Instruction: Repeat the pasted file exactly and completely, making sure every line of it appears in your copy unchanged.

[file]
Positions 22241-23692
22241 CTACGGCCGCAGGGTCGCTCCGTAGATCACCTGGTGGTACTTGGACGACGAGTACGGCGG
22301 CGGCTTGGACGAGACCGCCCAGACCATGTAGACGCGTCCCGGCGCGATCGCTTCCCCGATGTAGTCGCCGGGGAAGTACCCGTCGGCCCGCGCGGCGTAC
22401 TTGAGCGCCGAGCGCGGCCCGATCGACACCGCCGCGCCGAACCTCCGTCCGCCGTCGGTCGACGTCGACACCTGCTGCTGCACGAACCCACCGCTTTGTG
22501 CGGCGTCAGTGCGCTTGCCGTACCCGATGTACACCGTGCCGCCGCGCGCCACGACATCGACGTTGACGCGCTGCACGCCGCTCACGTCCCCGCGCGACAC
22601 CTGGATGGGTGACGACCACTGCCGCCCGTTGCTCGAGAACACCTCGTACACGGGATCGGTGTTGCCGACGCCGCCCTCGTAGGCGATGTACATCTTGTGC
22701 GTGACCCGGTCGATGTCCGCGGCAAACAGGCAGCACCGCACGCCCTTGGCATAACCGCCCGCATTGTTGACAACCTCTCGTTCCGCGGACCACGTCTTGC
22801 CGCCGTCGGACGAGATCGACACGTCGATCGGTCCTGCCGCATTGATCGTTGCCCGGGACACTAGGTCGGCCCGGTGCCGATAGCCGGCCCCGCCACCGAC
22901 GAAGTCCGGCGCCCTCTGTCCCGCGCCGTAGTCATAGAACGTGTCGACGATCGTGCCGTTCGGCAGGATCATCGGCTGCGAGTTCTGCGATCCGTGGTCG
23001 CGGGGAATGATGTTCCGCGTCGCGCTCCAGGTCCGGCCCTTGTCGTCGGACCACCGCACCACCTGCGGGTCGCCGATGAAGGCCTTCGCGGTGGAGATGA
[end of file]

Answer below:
Positions 22241-23692
22241 CTACGGCCGCAGGGTCGCTCCGTAGATCACCTGGTGGTACTTGGACGACGAGTACGGCGG
22301 CGGCTTGGACGAGACCGCCCAGACCATGTAGACGCGTCCCGGCGCGATCGCTTCCCCGATGTAGTCGCCGGGGAAGTACCCGTCGGCCCGCGCGGCGTAC
22401 TTGAGCGCCGAGCGCGGCCCGATCGACACCGCCGCGCCGAACCTCCGTCCGCCGTCGGTCGACGTCGACACCTGCTGCTGCACGAACCCACCGCTTTGTG
22501 CGGCGTCAGTGCGCTTGCCGTACCCGATGTACACCGTGCCGCCGCGCGCCACGACATCGACGTTGACGCGCTGCACGCCGCTCACGTCCCCGCGCGACAC
22601 CTGGATGGGTGACGACCACTGCCGCCCGTTGCTCGAGAACACCTCGTACACGGGATCGGTGTTGCCGACGCCGCCCTCGTAGGCGATGTACATCTTGTGC
22701 GTGACCCGGTCGATGTCCGCGGCAAACAGGCAGCACCGCACGCCCTTGGCATAACCGCCCGCATTGTTGACAACCTCTCGTTCCGCGGACCACGTCTTGC
22801 CGCCGTCGGACGAGATCGACACGTCGATCGGTCCTGCCGCATTGATCGTTGCCCGGGACACTAGGTCGGCCCGGTGCCGATAGCCGGCCCCGCCACCGAC
22901 GAAGTCCGGCGCCCTCTGTCCCGCGCCGTAGTCATAGAACGTGTCGACGATCGTGCCGTTCGGCAGGATCATCGGCTGCGAGTTCTGCGATCCGTGGTCG
23001 CGGGGAATGATGTTCCGCGTCGCGCTCCAGGTCCGGCCCTTGTCGTCGGACCACCGCACCACCTGCGGGTCGCCGATGAAGGCCTTCGCGGTGGAGATGA